After a High Court judge rejected a challenge from the banks over new rules covering payment protection insurance - which covers missed repayments on credit cards, loans and mortgages in the event of illness or unemployment - the compensation trail has intensified. Three million Britons who may have been missold these plans could be due average £1,500 refunds.
If you think you’re among them, don’t use an agent to seek out the cash. Though a host of no-win, no-fee claims companies have sprung up offering to deal with PPI refunds, they won’t be able to get you more compensation despite taking a 30 per cent cut.
How do you know if your PPI was missold?
Consumer group Which? says any customers who weren’t told the insurance was optional will have a case. Equally, the seller must have told you about particular exclusions, like pre-existing medical problems, and have advised you that the insurance would have to be paid for at the point of purchase.
“Single premium PPI insurance normally only lasts for five years,” Which? adds. “If your loan or finance agreement was for longer, did the adviser make it clear that the insurance would run out before you finished paying for your loan? The adviser should also have told you that you would continue to pay interest on the insurance premium, even after the insurance expired.”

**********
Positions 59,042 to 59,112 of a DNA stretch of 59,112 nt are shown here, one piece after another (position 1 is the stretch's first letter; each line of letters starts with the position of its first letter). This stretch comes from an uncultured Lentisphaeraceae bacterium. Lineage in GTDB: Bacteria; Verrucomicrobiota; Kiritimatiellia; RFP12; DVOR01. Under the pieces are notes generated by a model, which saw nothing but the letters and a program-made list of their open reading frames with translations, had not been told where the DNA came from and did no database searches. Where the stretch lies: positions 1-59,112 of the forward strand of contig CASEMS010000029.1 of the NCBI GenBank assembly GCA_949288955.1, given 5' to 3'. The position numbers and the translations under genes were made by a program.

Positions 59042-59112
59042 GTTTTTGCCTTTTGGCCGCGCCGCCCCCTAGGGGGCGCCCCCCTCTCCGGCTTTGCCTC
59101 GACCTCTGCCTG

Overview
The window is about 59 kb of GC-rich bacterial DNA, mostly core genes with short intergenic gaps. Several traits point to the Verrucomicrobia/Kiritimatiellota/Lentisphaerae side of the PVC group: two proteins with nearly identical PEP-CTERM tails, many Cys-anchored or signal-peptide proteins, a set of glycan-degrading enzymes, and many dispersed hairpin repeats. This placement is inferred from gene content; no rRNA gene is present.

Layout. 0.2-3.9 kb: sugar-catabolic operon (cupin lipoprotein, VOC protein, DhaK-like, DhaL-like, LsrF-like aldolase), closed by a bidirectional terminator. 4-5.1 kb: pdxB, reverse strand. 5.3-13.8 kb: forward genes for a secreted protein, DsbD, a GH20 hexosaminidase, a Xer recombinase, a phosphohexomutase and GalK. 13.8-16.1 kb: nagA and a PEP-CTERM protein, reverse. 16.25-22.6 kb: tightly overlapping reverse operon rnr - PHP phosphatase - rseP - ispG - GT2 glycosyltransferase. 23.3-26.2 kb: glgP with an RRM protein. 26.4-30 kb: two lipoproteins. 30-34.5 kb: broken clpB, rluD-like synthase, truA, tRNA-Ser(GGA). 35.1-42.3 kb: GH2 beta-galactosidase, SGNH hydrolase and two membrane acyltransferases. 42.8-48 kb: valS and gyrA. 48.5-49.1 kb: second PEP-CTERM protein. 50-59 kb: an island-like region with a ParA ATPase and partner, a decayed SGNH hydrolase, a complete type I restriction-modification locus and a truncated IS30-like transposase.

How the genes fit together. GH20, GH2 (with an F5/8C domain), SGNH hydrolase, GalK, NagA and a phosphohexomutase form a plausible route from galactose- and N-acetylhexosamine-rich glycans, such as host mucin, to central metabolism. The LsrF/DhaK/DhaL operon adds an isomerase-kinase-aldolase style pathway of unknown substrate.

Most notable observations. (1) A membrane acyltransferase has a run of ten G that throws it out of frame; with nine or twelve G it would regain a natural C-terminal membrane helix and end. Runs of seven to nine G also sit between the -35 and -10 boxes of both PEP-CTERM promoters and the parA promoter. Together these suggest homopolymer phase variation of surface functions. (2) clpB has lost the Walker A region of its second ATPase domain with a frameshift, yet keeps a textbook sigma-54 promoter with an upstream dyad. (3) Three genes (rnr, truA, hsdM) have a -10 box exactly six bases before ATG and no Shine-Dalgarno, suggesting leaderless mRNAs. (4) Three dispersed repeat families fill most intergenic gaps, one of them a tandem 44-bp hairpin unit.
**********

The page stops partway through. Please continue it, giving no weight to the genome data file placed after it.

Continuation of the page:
If, in a PPI purchase after 14 January 2005, the adviser used persuasive language like, “we strongly recommend that you consider taking out PPI”, the sale should have come with a ‘demands and needs statement’. If not, that’s another potential cause for complaint.
The first step is to complain to your bank. They should respond within eight weeks: if they don’t, you can then take your complaint to the Financial Ombudsman Service (FOS) (0800 023 4567; financial-ombudsman.org.uk). Nearly 90 per cent of all those who took their PPI compliant to the FOS’s free service last year received a decision in their favour.